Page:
I despaired having to replace those rods with something heavier. As luck would have it, my sister Monica and her husband Jim were visiting and I was whining to them about the problem. They suggested  just putting a wrap of wire around the outside of the rods...problem solved.

Once I had the lift working I just started adding things from the top to the bottom, factoring in the features I wanted and experimenting with fit, marble speed, aesthetics and so forth.


I learned a few things here as well. Maintaining the proper separation between the rails is obviously very important. Some people have some small, elegant pieces to do this, and my plan was to do something similar. Try as I might, though, I couldn't design a clamp that held the separator piece in place, held the tracks at the proper separation, and still gave me enough room to get in there and solder everything together. To the right is a picture of one of my earlier (and uglier) efforts.

 Then my friend Jim and I hit on just using rings. They were much easier to clamp and indeed in many circumstances I could just put the track upside down on the bench and the ring would hang in the right position for soldering. I had originally planned to cut off the part of the ring that is above the rails after they were soldered in place but I decided I like the look of them and so left them.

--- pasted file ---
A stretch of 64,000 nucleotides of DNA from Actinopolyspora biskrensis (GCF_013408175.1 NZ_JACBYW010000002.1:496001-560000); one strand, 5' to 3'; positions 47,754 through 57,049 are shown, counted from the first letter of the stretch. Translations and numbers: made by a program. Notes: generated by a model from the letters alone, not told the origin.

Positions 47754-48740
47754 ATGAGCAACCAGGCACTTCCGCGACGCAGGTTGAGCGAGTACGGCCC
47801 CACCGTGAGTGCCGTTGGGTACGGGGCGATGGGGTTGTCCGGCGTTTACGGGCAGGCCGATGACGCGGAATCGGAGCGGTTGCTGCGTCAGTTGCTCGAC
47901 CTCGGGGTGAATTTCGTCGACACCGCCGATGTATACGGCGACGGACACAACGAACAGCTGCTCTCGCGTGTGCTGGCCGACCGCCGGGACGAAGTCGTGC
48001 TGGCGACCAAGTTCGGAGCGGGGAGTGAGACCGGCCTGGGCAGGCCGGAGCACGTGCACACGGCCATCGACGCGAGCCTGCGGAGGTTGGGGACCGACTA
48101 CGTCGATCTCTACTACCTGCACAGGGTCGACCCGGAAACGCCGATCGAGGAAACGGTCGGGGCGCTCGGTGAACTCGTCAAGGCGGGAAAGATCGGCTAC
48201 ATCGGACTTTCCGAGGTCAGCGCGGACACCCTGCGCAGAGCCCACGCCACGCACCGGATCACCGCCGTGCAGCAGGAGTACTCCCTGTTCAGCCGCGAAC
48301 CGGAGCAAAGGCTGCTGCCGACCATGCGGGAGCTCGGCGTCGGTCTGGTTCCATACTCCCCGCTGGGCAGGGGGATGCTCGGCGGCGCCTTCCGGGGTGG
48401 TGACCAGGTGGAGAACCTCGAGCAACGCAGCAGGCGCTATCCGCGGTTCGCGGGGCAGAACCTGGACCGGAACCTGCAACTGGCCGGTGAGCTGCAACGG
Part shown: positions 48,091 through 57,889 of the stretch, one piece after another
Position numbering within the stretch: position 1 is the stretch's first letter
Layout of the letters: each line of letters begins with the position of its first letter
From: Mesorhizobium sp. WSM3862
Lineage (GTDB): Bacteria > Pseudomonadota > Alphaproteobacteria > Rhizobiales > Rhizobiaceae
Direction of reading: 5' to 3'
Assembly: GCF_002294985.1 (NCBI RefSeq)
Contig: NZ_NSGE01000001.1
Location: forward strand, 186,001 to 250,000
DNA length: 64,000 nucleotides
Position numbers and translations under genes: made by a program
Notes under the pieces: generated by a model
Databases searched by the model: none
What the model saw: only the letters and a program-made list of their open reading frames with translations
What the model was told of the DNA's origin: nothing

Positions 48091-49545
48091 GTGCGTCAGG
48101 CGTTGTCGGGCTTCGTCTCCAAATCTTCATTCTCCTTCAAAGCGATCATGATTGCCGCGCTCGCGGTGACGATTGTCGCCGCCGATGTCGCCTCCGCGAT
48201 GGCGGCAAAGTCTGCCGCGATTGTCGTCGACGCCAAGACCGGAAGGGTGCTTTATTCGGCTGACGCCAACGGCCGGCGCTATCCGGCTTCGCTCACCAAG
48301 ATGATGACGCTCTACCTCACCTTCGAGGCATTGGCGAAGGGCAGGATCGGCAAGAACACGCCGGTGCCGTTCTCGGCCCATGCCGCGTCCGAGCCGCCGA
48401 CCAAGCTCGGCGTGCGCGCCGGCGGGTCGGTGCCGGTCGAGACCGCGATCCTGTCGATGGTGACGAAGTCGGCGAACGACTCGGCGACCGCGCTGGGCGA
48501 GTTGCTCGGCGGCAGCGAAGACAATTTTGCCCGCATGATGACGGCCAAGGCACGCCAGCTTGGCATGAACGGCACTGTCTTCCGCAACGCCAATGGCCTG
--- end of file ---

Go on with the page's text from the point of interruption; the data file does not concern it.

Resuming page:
I also realized that if the rails were close enough together then the marble would not extend below below the rails as it rolled along, and thus I could use straight wire to, for instance, connect the loops of a spiral so this one turned out nicer than the one shown above.

That brings up something else I wanted to mention. When making curved track, there are a couple of ways it can be designed. The first I call "safe" track. In this approach a marble is held on track both dynamically and statically. By that I mean that when a marble is rolling around a curve two of the forces working on it are gravity and momentum. The gravity is, of course, pulling it downward. Its momentum, sometimes called centrifugal force, tries to keep it going in whatever direction it is already going. Thus, curved tracks are usually banked to keep the marble from flying off. For a typical curve, the two rails can be configured such that the outside rail is just above the center of the marble and the inside rail is just inside of the center of the marble. Thus no matter how fast or how slow the marble is moving it won't fall off the track. In the case of a loop, so the track is actually above the marble in order for the track to be "safe" a third rail is required, usually opposite the other two, in case the momentum of the marble is not adequate to counteract gravity.